Approaching 70 years of age, Michael Haneke is one of the best we’ve got, a filmmaker you wait for to save any given year in the last decade from banality, sloppiness and forgettability. His run since the turn of the century (excluding, I think, the unnecessary 2007 American remake of the nastily high-handed “Funny Games”) has few rivals, and with luck, he’ll be blessed with a Ridley Scott-like septuagenarian workaholism and keep one-upping himself for years to come.
Each Haneke film is a shock to the system — “Cache” (2005) remains a thunderbolt for the ages, while it seems too few viewers have come to terms with “Time of the Wolf” (2003) — and “The White Ribbon” (2009) delivered another unforeseeable jolt, a brooding, Bergman-esque portrait of historical tragedy in which something terrible is happening and we’re never quite sure what.
But of course, we’re pretty sure it’s the children — Haneke’s original subtitle for the German version is “A German Children’s Story,” and while the homicidal disasters that befall the tiny, pre-WWI Mitteleuropean village could be anyone’s doing, the blond, oppressed herd of Protestant children are the most likely suspects (to us) and the most actively suspicious.
The mystery is no mystery — the movie has a “Village of the Damned” menace lurking in its fastidious black and white compositions, just as it lurks beneath the colorless rectitude of the feudal town’s Calvinist fathers.
But the “truth” of what’s going on stays permanently buried. Rather, as with all Haneke, the emphasis is on cause and effect, how catastrophe and evil only sprout in fields properly harrowed by human folly, and how the trauma, when it comes, rewards the powerful and complacent with their worst nightmares. It’s a gripping, secretive film, and the fact that the filmmaker keeps the “plot” unresolved is perfectly in keeping with his moral position.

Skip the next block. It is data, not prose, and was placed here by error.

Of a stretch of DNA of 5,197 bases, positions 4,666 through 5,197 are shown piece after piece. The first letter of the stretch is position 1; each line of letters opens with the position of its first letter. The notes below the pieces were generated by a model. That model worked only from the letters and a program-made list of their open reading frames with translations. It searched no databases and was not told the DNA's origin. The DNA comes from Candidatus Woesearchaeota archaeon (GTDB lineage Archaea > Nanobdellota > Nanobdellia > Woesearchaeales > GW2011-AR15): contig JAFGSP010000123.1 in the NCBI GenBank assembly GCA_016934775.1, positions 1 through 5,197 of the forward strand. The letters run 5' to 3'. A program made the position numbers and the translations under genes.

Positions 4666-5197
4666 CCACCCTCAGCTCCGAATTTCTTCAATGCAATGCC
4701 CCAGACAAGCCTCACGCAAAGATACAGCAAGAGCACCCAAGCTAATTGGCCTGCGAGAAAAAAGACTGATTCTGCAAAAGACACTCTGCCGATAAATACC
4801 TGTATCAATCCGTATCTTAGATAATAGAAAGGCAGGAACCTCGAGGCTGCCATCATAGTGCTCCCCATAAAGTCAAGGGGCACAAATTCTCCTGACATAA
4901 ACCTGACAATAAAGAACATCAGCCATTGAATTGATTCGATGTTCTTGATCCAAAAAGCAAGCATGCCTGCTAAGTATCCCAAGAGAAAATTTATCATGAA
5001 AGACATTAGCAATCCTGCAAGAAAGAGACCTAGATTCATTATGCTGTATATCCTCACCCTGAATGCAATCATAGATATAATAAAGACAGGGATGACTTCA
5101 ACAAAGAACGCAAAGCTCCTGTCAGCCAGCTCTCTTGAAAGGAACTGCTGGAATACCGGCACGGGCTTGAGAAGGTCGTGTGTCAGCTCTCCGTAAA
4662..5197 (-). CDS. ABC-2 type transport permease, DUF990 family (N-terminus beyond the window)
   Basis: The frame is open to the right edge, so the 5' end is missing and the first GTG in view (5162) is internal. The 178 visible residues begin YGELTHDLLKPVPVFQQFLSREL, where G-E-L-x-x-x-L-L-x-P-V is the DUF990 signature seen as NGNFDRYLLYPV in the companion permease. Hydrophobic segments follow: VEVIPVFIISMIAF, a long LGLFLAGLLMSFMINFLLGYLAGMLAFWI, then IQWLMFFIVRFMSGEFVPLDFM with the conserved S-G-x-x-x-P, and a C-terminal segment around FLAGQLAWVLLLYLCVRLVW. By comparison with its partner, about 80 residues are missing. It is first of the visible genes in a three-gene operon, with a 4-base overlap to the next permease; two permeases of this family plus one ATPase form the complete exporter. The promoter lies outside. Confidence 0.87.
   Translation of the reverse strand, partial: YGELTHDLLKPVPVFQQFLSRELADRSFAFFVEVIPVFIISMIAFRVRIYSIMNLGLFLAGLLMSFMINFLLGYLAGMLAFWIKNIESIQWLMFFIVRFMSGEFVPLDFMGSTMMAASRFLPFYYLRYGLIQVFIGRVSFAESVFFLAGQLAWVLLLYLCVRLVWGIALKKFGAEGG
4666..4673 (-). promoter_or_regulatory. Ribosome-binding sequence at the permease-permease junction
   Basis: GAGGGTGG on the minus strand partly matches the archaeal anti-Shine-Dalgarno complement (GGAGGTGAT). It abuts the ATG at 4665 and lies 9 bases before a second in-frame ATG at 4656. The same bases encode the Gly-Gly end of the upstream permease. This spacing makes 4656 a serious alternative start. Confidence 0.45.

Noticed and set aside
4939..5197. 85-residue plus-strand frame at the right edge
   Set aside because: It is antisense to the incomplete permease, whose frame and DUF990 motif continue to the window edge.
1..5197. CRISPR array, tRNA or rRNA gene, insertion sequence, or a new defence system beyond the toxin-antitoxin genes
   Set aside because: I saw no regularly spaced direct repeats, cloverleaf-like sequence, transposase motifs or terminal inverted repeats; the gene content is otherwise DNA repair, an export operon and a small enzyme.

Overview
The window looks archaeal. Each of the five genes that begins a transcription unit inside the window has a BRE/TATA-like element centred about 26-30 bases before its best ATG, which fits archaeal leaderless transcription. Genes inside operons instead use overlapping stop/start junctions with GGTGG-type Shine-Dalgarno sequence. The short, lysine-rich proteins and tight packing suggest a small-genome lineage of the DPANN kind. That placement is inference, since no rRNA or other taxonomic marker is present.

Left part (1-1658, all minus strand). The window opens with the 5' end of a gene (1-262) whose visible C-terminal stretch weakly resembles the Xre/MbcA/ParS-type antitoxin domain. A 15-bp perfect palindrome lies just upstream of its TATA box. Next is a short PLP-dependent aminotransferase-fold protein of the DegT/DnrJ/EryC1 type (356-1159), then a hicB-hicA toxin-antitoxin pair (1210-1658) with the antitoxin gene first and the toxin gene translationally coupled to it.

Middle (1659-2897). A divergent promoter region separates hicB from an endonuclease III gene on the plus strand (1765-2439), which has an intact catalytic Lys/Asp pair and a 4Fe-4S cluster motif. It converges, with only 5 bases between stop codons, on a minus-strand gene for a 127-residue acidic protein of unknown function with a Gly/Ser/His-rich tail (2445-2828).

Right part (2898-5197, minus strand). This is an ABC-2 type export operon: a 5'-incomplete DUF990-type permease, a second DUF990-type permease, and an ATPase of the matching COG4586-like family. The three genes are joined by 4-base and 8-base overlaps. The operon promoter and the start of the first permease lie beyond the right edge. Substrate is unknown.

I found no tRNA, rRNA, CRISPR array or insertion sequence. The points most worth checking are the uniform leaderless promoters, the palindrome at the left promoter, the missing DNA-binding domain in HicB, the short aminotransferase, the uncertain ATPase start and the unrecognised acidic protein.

Haneke is a terrorism scholar, a comeuppance expert, and the flowchart for his stories could explain the birth of Al Qaeda as something inevitable and destined and even deserved. You heap on self-serving abuse and privation, and the chickens will come home to roost.
In “The White Ribbon,” few prime-mover venalities are left out for the men, particular the village pastor (who hogties his son rather than have him masturbate at night) and the widowed doctor, who uses his 14-year-old daughter for sex. Parenting was not early-century Protestant Germany’s strong suit, it seems, and so the children fight back, off-screen and with implacably innocent faces, like the unseen hand of an entirely different God.
Extreme Protestantism is the film’s main whipping boy, and it’s in these extra undergarment layers where I find myself uncertain of Haneke’s mission. You cannot torch monotheism too thoroughly for me, generally speaking, but “The White Ribbon” can’t merely be about the crazy religious repression of yesteryear. What is the point of it?
The movie’s elusive metaphoric idea is made plain by a single line of narration — years after the events depicted, the narrator suggests that they “may cast a new light on some of the goings-on in this country.” We reflexively take this as the rise of National Socialism, of course.
But how seriously are we supposed to take that equation, proto-Calvinist abuse + time = the Holocaust? Do these placid but vengeful children grow up to be Gestapo? Does Haneke think the Christian dread of sexuality was responsible for WWII? Or is it just a Germanic thing, and I wouldn’t understand?